:steps onto soap box:
(Advance warning that a semi-rant concerning Twitter hate follows. It’s petty as hell and completely immaterial in the greater scheme of things, but I just had to get this out of my system – apologies in advance.)
While I’ve gotten better at not engaging with Jupiter Ascending hate, I do make occasional exceptions. I’ve got a clear rule: while I won’t engage with people just saying that they dislike the film – that’s their prerogative and I’m past caring – I will occasionally engage with people who extrapolate their personal dislike of the film to invalidate or deny others’ enjoyment of it. I am always polite and civil, and simply attempt to clear up misconceptions when I engage with such people.
I really should just stop because there’s no point to it, since the people who post tweets such as this have zero interest in discussion or opinions that differ from their own. This little exchange ended, of course, with my being blocked for presenting an alternative standpoint:
My main objection to Mr Wheeler’s initial tweet is that it’s almost laughably paternalistic. Prior to women coming to be treated as independent, functional adults, it was common for men in positions of authority to determine what sort of entertainment was appropriate for the consumption of women, who were widely considered to be inferior in intelligence, discernment and morality. Gothic novels, for example, with their lurid morbidity, supernatural silliness and simmering sexuality, were considered to be positively hazardous. Now, it would seem, excess glitter, epic histrionics and non-stop sensory overload are considered equally unhealthy.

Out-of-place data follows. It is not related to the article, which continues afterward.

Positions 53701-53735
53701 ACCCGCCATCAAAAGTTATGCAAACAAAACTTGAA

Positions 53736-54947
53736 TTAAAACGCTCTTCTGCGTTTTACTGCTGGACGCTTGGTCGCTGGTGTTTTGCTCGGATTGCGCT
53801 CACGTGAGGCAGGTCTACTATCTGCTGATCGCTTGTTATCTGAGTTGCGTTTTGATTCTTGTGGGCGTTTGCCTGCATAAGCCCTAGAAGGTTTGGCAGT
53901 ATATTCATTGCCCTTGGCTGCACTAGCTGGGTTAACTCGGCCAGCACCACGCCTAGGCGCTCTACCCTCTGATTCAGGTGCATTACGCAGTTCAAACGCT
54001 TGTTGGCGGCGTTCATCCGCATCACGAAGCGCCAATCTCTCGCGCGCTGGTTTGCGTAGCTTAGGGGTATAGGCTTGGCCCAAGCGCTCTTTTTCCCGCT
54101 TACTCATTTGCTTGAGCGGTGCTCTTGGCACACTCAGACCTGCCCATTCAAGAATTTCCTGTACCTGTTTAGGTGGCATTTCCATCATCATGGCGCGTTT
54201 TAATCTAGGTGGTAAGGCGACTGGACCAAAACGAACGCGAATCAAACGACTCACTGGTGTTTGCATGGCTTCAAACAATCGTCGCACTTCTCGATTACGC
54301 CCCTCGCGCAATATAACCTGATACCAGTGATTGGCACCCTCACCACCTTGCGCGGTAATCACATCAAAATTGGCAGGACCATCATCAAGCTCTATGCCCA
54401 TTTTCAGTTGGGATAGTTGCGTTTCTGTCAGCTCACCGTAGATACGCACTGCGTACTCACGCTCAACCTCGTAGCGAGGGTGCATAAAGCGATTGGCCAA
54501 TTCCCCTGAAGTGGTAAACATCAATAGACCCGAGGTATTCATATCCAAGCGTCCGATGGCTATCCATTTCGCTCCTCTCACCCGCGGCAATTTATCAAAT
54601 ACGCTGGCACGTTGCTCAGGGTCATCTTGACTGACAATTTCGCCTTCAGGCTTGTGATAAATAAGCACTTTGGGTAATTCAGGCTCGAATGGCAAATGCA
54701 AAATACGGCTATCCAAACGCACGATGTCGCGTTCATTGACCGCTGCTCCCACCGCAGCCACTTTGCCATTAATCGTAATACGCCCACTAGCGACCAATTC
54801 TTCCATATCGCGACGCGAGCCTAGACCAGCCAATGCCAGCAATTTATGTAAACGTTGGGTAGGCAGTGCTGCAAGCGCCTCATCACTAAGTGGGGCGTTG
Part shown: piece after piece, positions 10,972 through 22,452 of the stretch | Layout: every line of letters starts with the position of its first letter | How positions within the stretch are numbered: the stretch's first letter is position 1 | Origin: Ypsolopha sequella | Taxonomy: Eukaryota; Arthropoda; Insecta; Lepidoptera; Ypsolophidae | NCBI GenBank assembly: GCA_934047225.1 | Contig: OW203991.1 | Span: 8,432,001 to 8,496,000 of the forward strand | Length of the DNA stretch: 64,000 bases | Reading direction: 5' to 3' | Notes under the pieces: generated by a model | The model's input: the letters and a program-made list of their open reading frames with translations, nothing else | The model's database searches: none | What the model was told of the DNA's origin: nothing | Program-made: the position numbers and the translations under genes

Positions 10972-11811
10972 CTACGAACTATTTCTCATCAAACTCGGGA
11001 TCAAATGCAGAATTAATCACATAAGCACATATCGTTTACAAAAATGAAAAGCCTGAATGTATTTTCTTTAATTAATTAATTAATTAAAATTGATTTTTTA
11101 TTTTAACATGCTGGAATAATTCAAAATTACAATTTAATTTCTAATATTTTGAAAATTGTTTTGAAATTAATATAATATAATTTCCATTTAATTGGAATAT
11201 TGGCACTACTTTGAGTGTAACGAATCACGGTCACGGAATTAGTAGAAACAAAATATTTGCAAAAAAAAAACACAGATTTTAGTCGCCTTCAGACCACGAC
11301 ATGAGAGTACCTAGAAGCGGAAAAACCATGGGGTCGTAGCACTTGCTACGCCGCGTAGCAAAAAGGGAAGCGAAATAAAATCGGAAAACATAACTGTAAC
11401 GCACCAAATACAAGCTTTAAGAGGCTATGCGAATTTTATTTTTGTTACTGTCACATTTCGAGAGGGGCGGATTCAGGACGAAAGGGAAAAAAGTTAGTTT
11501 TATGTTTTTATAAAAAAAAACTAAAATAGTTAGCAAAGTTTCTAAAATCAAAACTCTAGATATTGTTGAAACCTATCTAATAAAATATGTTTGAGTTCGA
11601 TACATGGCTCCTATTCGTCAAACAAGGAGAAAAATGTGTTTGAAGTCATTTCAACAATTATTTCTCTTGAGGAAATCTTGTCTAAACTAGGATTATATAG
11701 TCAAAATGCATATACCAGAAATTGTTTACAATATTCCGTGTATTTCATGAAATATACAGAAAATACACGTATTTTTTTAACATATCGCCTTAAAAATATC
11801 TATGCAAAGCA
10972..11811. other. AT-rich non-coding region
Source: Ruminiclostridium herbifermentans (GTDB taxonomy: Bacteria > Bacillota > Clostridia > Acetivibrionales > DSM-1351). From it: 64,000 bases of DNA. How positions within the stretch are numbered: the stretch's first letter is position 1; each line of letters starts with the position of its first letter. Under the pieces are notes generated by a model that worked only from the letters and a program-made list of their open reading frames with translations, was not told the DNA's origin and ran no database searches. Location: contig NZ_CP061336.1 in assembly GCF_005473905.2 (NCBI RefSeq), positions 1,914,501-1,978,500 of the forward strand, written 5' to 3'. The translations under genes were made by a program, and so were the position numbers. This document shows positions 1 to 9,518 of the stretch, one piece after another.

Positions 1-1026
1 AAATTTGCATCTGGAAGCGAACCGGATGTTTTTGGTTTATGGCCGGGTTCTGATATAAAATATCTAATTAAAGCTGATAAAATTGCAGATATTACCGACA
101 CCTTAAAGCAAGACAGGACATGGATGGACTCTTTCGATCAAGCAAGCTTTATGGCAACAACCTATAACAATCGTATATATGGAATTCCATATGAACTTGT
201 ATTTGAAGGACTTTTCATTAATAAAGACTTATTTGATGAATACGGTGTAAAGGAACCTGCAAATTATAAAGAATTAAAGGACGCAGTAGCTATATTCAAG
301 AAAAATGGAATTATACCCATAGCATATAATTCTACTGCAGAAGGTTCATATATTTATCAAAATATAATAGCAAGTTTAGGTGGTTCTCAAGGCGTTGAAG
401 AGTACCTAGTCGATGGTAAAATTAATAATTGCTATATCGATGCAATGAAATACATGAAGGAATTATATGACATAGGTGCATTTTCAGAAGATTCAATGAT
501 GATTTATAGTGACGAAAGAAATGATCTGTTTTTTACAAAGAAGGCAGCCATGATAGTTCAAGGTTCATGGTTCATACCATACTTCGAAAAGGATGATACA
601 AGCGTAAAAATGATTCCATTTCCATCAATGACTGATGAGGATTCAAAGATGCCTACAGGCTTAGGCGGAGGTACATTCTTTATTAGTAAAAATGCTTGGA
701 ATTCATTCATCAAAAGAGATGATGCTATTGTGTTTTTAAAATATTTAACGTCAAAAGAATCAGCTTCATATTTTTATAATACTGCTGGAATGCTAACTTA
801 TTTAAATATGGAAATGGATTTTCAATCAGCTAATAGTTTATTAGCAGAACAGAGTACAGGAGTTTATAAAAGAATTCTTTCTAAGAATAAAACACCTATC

While I have no doubt that Mr Wheeler had good intentions in attempting to decry the terrible standards of entertainment women are being fed, it is simply not his place to pass judgement on what’s worthy entertainment for women. The tweet is also founded on a fallacy – while there are plenty of articles out there focusing on JA’s female fanbase, I have yet to see anyone beside Mr Wheeler suggest that women are more inclined to like it because they are somehow content with or deserving of poor-quality entertainment.
In short, while I have no problem with Mr Wheeler’s personal dislike of the film I do have a problem with him assuming that the film is somehow objectively bad and that women are being condescended by being expected to enjoy it (which is, as I establish above, a fallacy). To present and stick to such a claim is, as far as I’m concerned, the worst kind of close-mindedness and something to protest.
:steps off soap box:
It’s weird how you never get the opposite of criticism like that. “I hate the implication that Transformers, a very bad movie, is ‘good enough’ for boys” is…not something I’ve ever heard a female film critic (or anyone) say.